How To Care For Your Baby’s Umbilical Cord
When you think about the umbilical cord, the word fascinating comes to your mind. I was completely amazed and loved the idea that my son and I shared the same heartbeat. However, once my son was born and the cord was cut it didn’t look so appealing. Well, also blame it on post-partum as nothing really seemed appealing those days. But seriously after the umbilical cord is cut and tied after the baby’s birth it definitely looks a lot less interesting as it shrivels on your baby’s belly on its way to becoming a navel.
Mostly, Mother Nature takes its own course in the healing process. Ideally, we should not touch it for at least 24 hours. However, to avoid any possibility of infection, you need to ensure that the area is kept dry and free of bacteria for at least 1 week – 10 days which is when the final remains of the corn fall off after withering.
Some Tips to take Care of your Baby’s Stump:-
- Dry and Clean – Keep the stump dry and clean at all times. Even if you are cleaning it with a wet cloth or washing it, make sure that is dried up well. Leaving it moist and damp can pose risk to infection.
- Clean Hands – Whenever you are touching your baby make sure your hands are washed and clean. Unclean hands on the stump can lead to infection without your realizing it.
- Urine and Poop – If by any chance the stump lands up in your baby’s urine and poop clean up immediately. Keep the diaper or nappy slightly lower so that the stump is exposed to air and it heals faster.
- Don’t Tug – It is common to keep checking if the stump is ready to come off. However, in order for it to heal well don’t pull at it. It will naturally fall when it is ready.
- Massage Oil – Lavender is known for its antibacterial properties and its ability to speed the healing of skin. I tried this mixture for my baby. Mix 1 tbsp of Water with one drop of essential lavender oil. Dip a cotton ball in the mixture and gently clean the area around the umbilical cord.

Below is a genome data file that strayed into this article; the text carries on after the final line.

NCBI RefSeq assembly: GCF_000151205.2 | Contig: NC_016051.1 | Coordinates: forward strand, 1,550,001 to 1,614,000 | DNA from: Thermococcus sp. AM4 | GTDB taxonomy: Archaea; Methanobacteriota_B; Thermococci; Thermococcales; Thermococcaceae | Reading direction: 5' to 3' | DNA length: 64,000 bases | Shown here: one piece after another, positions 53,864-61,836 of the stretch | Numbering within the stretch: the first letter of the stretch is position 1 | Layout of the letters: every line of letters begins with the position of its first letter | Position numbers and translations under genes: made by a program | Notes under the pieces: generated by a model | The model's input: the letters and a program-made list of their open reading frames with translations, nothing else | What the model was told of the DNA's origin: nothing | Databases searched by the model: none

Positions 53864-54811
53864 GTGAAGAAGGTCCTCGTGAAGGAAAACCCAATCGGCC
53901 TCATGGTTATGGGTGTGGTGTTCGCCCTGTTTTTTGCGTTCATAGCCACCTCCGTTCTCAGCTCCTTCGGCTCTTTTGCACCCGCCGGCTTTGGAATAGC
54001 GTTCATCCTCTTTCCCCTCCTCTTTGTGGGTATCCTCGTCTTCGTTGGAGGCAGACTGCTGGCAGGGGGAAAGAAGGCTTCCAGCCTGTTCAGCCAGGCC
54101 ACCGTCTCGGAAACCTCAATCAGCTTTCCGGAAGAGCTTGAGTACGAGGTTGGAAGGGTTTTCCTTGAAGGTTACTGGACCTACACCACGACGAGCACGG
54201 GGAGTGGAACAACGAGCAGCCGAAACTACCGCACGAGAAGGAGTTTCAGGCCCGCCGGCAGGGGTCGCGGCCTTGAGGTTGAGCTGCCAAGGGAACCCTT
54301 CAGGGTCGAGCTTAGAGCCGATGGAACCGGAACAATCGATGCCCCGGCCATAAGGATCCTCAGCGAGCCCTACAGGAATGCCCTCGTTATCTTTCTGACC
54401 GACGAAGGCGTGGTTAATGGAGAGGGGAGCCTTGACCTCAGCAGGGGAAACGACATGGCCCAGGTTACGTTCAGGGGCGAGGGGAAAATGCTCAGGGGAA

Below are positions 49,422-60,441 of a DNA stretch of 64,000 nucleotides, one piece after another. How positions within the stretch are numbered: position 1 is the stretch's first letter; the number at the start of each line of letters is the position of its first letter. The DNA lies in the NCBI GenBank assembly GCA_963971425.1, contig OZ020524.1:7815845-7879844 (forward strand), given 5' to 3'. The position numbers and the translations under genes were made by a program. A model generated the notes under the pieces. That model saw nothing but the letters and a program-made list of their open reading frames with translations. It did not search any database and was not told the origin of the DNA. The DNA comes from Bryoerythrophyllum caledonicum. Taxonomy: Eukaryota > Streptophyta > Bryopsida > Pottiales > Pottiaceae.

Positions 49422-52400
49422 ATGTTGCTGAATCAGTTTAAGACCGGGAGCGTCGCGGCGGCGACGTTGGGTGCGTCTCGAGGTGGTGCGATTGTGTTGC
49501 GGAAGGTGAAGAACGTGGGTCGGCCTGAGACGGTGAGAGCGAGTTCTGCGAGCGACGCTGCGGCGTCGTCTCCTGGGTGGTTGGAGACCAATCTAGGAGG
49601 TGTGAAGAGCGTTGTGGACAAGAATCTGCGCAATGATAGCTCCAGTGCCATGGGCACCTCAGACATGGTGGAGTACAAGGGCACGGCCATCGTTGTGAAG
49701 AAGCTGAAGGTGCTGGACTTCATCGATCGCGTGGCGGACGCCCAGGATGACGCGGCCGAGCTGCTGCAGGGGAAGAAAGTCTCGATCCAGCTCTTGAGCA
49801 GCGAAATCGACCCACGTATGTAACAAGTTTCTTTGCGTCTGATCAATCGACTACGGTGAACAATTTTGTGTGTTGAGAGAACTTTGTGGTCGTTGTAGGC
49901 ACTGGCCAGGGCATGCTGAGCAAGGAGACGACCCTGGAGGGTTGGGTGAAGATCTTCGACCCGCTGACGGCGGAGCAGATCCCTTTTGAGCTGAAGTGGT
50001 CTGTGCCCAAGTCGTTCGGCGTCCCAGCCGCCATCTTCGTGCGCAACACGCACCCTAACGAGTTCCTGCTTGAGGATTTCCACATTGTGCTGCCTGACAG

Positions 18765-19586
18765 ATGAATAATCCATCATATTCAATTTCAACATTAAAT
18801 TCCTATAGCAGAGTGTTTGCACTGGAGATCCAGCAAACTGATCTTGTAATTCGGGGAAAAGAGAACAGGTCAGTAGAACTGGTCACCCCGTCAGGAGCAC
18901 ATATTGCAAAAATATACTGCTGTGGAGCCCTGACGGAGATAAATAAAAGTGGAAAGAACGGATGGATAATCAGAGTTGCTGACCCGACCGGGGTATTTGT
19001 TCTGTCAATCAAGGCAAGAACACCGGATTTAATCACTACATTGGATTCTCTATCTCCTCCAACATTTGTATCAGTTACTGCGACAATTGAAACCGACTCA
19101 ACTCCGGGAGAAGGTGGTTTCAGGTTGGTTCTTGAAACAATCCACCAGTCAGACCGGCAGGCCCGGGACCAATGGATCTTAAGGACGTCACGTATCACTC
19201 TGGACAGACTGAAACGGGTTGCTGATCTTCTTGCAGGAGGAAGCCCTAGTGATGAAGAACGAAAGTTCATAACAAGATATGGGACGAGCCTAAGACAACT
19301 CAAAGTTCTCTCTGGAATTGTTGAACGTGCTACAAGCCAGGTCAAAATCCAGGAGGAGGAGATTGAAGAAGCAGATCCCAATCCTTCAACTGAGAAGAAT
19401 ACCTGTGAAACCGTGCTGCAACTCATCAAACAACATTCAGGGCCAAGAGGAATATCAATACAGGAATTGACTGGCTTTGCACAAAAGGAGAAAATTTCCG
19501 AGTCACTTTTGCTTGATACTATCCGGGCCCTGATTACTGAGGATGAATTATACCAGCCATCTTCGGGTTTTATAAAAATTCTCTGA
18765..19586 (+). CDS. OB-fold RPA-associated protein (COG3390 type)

If in doubt:-
- The Navel and surrounding area has become red or swollen and the baby is cranky and irritable.
- The Stump is swollen and oozing out pus or blood.
- The baby has fever and showing signs of lethargy and appearing generally unwell.
- Crying every time you touch the stump or the area around it.
Ask your doctor to check your baby’s stump if you are worried about how it looks or smells. Just occasionally your baby’s stump may take longer to heal than normal. The flesh within the stump may look clean but unhealed and sore. If this is the case, ask your doctor to check the stump for you. Depending on the extent of the infection, your doctor may decide to seal the stump. Sealing is called cauterisation. It is a simple procedure, very common and it won’t hurt your baby at all.
What were your first thoughts and reactions to your baby’s umbilical cord? Did you know about how to take care of the stump?
Any granny or old wives tales you would like to share with us.